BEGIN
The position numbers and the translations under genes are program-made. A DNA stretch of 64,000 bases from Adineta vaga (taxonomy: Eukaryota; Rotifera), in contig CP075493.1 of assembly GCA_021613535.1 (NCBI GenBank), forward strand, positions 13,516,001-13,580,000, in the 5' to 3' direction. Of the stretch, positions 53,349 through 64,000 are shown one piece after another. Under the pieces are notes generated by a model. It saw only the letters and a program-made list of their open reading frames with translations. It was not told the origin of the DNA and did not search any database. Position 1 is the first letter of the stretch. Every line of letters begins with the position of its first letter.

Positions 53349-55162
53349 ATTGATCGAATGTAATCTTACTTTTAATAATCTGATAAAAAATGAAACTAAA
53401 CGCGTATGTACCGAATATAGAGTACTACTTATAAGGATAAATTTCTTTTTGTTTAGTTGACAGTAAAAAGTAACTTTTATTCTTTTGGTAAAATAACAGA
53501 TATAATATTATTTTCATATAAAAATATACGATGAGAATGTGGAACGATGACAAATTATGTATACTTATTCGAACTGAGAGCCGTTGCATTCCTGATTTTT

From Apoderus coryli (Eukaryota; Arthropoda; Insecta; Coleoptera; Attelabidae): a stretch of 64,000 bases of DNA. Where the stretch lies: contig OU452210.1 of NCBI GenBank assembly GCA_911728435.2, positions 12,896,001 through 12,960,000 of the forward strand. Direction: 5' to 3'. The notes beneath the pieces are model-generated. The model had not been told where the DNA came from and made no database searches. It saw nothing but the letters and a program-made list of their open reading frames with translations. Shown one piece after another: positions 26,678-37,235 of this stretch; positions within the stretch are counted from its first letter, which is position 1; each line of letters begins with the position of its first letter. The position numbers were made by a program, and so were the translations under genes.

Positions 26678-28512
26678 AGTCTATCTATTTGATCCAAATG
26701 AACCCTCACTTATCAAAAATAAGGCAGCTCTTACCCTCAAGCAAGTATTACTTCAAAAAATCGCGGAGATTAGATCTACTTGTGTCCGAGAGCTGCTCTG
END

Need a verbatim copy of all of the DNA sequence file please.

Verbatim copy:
The position numbers and the translations under genes are program-made. A DNA stretch of 64,000 bases from Adineta vaga (taxonomy: Eukaryota; Rotifera), in contig CP075493.1 of assembly GCA_021613535.1 (NCBI GenBank), forward strand, positions 13,516,001-13,580,000, in the 5' to 3' direction. Of the stretch, positions 53,349 through 64,000 are shown one piece after another. Under the pieces are notes generated by a model. It saw only the letters and a program-made list of their open reading frames with translations. It was not told the origin of the DNA and did not search any database. Position 1 is the first letter of the stretch. Every line of letters begins with the position of its first letter.

Positions 53349-55162
53349 ATTGATCGAATGTAATCTTACTTTTAATAATCTGATAAAAAATGAAACTAAA
53401 CGCGTATGTACCGAATATAGAGTACTACTTATAAGGATAAATTTCTTTTTGTTTAGTTGACAGTAAAAAGTAACTTTTATTCTTTTGGTAAAATAACAGA
53501 TATAATATTATTTTCATATAAAAATATACGATGAGAATGTGGAACGATGACAAATTATGTATACTTATTCGAACTGAGAGCCGTTGCATTCCTGATTTTT

From Apoderus coryli (Eukaryota; Arthropoda; Insecta; Coleoptera; Attelabidae): a stretch of 64,000 bases of DNA. Where the stretch lies: contig OU452210.1 of NCBI GenBank assembly GCA_911728435.2, positions 12,896,001 through 12,960,000 of the forward strand. Direction: 5' to 3'. The notes beneath the pieces are model-generated. The model had not been told where the DNA came from and made no database searches. It saw nothing but the letters and a program-made list of their open reading frames with translations. Shown one piece after another: positions 26,678-37,235 of this stretch; positions within the stretch are counted from its first letter, which is position 1; each line of letters begins with the position of its first letter. The position numbers were made by a program, and so were the translations under genes.

Positions 26678-28512
26678 AGTCTATCTATTTGATCCAAATG
26701 AACCCTCACTTATCAAAAATAAGGCAGCTCTTACCCTCAAGCAAGTATTACTTCAAAAAATCGCGGAGATTAGATCTACTTGTGTCCGAGAGCTGCTCTG